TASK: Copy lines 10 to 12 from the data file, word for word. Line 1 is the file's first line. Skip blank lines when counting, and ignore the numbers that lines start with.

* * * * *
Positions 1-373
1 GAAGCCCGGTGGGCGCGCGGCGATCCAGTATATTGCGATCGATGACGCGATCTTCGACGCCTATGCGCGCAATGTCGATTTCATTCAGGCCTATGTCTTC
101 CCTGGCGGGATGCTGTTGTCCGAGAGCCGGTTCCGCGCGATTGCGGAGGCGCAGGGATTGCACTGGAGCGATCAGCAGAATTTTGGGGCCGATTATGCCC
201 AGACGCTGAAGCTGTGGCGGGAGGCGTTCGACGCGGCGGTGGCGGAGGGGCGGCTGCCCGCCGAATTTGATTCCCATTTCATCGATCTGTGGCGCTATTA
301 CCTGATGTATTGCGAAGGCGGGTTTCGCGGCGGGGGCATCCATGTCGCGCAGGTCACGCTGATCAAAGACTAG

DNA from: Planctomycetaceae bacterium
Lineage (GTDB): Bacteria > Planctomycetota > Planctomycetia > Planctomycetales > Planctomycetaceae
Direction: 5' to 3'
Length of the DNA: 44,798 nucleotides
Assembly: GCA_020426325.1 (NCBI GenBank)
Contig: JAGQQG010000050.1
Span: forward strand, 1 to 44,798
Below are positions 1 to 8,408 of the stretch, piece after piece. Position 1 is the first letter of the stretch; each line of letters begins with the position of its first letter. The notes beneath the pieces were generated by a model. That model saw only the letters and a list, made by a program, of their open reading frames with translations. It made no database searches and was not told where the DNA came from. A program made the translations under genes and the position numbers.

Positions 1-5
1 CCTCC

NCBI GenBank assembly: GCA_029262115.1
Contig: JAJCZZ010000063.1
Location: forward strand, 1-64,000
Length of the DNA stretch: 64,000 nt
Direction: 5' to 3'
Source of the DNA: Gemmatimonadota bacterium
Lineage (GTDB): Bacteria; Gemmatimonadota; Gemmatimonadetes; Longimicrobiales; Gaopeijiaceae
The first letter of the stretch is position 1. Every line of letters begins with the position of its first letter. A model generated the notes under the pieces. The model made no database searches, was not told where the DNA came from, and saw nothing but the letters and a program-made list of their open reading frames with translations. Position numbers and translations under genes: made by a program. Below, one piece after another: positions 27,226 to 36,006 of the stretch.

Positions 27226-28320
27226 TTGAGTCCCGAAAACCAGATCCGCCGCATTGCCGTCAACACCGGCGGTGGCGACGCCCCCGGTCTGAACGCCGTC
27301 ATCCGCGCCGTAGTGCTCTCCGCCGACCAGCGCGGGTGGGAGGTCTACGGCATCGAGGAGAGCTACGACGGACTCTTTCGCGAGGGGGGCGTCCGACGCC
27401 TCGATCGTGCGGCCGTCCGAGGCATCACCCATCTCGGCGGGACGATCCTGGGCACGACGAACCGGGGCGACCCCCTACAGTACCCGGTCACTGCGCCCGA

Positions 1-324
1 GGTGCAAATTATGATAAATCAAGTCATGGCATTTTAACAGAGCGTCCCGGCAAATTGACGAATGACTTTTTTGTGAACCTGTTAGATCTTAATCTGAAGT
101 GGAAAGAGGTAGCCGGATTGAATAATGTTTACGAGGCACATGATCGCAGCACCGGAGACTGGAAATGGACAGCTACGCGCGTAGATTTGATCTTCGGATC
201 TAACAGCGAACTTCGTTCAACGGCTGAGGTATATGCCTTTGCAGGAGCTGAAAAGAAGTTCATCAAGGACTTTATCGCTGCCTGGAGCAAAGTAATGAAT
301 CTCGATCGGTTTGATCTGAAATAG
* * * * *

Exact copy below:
Assembly: GCA_020426325.1 (NCBI GenBank)
Contig: JAGQQG010000050.1
Span: forward strand, 1 to 44,798